By Sadia Dehlvi
Ramzan is the month when God sent down the Quran, a month of blessings and intensive worship for Muslims. Like others devoted to the faith, I make the effort to read the entire Quran at least once during this sacred month. What I love about the Holy Book is that it constantly invites intelligent faith and reflection. More than 500 verses resonate with descriptions of nature as signs of God, worthy of contemplation, urging environment consciousness, and exhorting us “not to destroy the natural balance”. Allah commands us to observe the bees and the ants so we can learn from even the tiniest of His creation.
Sadly, I find many people nurture negative stereotype perceptions of the Muslim scripture. Surely, the problems lie on the side of the reader, not the book. Those who are hostile, rarely bother to read the Quran or understand it in its entirety. They quote phrases out of their frame of reference, adding to the spread of Islamophobia. Their bias prevents them from seeing the wisdom, beauty and majesty of the sacred text. In order for the Quran to guide and reveal its actual meanings, it must be approached with a high degree of humility for it clearly says, “Guidance comes from God.” The Quran speaks little to the reader who comes to it with arrogance and biases.
The Quran declares itself as the last link in a chain of revelations going back to the very origin of man. It renews the message of the Torah and the Gospels, so one-third of the Holy Book consists of stories of Abraham, Moses, Noah, Mary, Jesus and other prophets of all three Abrahamic faiths. It addresses nations, communities, families, individuals and humanity as a whole, teaching the path to inner and outer perfection.
All over the world Muslims read the same Holy Book. Only one Quran exists as preserved through the past 1,400 years, from the time of its revelation to Prophet Mohammad.
The revelations to Prophet Mohammad began in the year 610 AD and were completed over a period of 23 years. The Quran is an extraordinarily powerful text divided into 114 surah (chapters) of unequal length that contain a little over 6,000 verses, each called an ayat (sign). The Quran means “the recital”, and is essentially meant to be read, recited and heard in Arabic. It can never be the same in any other language. It has to be felt in the heart rather than interpreted. While reciting the Quran, the music and the rhythm of the words linger in the ears and on the tongue.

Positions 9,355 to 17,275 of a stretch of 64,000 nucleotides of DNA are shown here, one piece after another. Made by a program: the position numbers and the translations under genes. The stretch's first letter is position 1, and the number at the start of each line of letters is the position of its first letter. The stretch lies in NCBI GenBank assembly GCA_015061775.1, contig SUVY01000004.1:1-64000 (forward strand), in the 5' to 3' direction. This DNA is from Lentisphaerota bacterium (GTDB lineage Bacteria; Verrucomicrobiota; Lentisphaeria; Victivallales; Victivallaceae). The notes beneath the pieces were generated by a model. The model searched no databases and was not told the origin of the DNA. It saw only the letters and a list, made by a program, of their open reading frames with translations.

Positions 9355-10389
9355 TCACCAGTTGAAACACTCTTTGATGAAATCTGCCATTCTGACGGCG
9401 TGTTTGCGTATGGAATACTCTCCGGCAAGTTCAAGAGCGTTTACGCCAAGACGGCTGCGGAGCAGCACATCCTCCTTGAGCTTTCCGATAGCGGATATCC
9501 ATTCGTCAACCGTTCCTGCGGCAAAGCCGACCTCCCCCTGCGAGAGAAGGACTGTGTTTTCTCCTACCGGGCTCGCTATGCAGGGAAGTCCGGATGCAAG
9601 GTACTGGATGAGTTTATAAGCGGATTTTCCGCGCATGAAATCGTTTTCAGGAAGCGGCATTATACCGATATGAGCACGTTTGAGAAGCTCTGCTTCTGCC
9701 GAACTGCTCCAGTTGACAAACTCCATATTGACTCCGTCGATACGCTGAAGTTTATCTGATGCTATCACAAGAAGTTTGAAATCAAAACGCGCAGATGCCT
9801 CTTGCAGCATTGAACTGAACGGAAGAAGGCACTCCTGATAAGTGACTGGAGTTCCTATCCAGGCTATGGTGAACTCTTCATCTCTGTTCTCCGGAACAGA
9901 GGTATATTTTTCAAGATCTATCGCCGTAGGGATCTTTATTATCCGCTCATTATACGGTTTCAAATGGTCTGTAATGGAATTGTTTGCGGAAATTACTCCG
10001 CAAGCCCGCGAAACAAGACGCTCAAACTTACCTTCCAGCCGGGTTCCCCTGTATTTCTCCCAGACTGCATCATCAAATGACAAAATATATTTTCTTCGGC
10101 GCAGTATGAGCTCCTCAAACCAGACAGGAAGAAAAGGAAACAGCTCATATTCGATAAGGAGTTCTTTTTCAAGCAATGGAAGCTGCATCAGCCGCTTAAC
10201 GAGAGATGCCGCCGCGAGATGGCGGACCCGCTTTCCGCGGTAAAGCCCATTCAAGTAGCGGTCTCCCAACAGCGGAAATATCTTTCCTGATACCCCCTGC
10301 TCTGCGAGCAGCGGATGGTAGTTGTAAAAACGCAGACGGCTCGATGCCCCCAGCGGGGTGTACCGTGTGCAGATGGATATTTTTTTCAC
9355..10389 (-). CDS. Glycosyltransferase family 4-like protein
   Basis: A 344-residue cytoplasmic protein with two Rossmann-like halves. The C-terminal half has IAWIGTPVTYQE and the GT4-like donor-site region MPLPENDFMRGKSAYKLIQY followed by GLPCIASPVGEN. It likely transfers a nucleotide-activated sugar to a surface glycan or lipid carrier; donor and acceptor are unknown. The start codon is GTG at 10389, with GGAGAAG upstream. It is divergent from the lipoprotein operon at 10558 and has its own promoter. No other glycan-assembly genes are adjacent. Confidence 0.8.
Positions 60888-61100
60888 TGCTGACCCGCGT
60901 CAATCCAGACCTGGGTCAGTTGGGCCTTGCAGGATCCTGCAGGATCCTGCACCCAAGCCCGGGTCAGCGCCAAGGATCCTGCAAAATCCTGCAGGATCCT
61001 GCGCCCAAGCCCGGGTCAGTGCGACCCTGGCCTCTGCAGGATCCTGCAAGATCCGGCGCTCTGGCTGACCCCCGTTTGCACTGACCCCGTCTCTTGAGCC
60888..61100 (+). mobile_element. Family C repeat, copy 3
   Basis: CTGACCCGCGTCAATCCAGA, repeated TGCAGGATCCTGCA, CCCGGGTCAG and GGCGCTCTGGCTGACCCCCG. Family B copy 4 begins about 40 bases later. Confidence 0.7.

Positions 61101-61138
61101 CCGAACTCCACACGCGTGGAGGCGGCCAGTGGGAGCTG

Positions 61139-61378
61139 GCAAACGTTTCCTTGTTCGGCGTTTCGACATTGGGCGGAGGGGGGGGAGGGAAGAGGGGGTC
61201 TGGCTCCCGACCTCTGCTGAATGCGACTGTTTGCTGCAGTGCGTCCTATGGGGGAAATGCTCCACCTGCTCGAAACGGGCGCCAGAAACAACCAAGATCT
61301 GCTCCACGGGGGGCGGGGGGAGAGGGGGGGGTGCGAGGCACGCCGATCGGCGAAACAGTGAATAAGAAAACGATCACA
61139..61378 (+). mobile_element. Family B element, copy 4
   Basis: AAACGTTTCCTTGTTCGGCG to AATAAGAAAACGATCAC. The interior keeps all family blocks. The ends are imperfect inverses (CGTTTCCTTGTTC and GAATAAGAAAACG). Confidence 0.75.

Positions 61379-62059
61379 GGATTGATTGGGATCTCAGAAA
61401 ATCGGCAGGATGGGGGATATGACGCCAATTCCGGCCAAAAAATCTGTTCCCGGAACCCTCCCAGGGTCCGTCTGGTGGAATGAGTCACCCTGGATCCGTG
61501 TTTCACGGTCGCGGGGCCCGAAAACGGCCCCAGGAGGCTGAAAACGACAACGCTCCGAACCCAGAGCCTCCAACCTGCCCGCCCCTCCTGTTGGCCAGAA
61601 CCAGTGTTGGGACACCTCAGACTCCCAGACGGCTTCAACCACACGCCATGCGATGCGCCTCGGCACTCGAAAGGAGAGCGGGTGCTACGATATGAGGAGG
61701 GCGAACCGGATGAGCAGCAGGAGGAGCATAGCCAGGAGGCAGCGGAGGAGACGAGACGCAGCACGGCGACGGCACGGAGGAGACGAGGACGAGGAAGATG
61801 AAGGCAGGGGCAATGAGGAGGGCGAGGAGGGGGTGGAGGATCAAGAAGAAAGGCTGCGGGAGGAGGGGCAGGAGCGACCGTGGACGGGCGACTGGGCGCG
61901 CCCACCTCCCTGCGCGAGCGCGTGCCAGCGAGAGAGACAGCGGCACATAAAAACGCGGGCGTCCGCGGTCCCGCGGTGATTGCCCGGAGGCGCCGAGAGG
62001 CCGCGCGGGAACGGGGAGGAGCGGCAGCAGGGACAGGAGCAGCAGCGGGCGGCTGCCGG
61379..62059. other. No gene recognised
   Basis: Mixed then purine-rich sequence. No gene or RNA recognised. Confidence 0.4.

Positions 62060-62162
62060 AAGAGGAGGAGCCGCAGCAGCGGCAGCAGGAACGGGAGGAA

Muslims are required to translate the meaning of the book into prayer, righteous intent and behaviour, without which God remains an abstract idea. Prophet Mohammad provided detailed interpretations of the message, after which countless sages, scholars, theologians and jurists have, through the centuries, interpreted the Quran, keeping in mind the requirement of the time. Mohammad’s words, “The difference of opinion amongst scholars is a blessing,” establishes that Islam requires unity of form but encourages diversity of creative religious expression.
Like God is infinite, the Quran is nur (light) and it is not possible for most mortals to have complete knowledge of the Holy Book, because then they would need to have complete knowledge of God. The Quran describes itself as a book of wisdom and guidance for the pious. With its all-inclusive vision, it aims to build a global community of the highest moral and ethical behaviour by purging our hearts of spiritual maladies.
The Quran is not an intellectual or political document but a call to recognise the Lord and submit to Him. Addressing both men and women, it declares humans as mere stewards of God’s creation, expected to fulfil their Adamic potential on the Earth. It promises paradise to the faithful, an eternal abode of peace with gardens watered by running streams.
— Sadia Dehlvi is a Delhi-based writer and author of Sufism: The Heart of Islam. She can be contacted at firstname.lastname@example.org